Have you noticed how you read differently than before, read more online, read different things, for shorter periods at a time and often with more choices to skip a page, seek out a link, and pursue a thought in another book, another article, or a newspaper? And if you are an educator brought up in an age before Snapchat and Instagram maybe you have noticed how you have an altogether different approach to pictures and tho sharing than your students do? In short, many things are changing: Coping with then in terms of how they affect teaching and learning is not a technology issue and neither is it necessarily a pedagogical one. It is an invitation to our making more of our sociological imagination.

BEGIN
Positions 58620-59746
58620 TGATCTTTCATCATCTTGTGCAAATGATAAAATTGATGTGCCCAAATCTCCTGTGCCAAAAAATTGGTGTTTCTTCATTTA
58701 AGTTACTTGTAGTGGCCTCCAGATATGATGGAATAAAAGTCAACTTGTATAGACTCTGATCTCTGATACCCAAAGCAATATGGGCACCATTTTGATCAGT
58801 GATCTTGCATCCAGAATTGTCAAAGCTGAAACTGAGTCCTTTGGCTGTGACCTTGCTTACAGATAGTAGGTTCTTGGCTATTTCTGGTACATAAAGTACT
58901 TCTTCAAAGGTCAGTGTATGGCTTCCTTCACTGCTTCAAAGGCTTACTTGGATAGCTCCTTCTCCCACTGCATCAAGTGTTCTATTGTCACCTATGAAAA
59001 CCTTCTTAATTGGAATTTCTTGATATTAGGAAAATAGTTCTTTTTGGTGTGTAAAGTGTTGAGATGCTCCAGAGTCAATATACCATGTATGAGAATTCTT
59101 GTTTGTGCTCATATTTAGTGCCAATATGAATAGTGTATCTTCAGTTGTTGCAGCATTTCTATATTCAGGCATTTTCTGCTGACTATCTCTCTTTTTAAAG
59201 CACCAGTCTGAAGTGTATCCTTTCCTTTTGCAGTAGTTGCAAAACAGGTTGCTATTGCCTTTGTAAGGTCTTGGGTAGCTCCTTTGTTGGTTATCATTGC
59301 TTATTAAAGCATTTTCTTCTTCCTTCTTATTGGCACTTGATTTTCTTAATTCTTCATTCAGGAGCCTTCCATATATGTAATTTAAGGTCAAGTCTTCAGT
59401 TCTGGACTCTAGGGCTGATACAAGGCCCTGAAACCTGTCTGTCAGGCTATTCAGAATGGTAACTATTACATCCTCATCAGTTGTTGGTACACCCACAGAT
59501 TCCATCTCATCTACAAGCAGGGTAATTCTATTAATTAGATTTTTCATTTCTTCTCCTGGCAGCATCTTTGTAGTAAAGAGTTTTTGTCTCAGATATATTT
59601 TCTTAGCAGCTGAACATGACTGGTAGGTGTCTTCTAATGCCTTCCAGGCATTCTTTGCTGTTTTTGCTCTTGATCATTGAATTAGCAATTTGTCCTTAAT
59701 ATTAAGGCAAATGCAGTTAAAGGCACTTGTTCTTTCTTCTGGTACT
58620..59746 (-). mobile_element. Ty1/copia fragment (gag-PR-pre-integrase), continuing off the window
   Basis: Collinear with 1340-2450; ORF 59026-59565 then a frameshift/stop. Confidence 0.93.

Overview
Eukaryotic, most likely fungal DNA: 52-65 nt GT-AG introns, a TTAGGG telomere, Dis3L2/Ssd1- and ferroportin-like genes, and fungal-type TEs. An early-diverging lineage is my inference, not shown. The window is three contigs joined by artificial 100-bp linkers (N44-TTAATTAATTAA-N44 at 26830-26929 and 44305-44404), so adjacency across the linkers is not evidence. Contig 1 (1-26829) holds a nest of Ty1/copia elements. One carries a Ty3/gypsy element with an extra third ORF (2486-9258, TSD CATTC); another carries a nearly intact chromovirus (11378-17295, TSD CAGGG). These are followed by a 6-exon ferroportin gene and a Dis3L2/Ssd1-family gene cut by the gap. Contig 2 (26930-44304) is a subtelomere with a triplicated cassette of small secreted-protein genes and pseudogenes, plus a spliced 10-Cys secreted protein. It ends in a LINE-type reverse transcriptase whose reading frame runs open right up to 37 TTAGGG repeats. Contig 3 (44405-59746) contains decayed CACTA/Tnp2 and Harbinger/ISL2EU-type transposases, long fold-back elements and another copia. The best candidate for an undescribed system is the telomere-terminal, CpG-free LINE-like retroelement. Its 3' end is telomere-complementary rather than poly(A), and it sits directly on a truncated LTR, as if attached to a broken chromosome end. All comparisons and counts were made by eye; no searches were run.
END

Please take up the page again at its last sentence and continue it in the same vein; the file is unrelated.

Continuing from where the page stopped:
From the sociological point of view, the future of learning begs the study of the future of reading and writing, the role of the written word and the modalities in which we read and write. And with it follows an interest in institutions of publishing, of sharing, of distribution of written knowledge – what a media studies perspective might be labeled as "the media in society".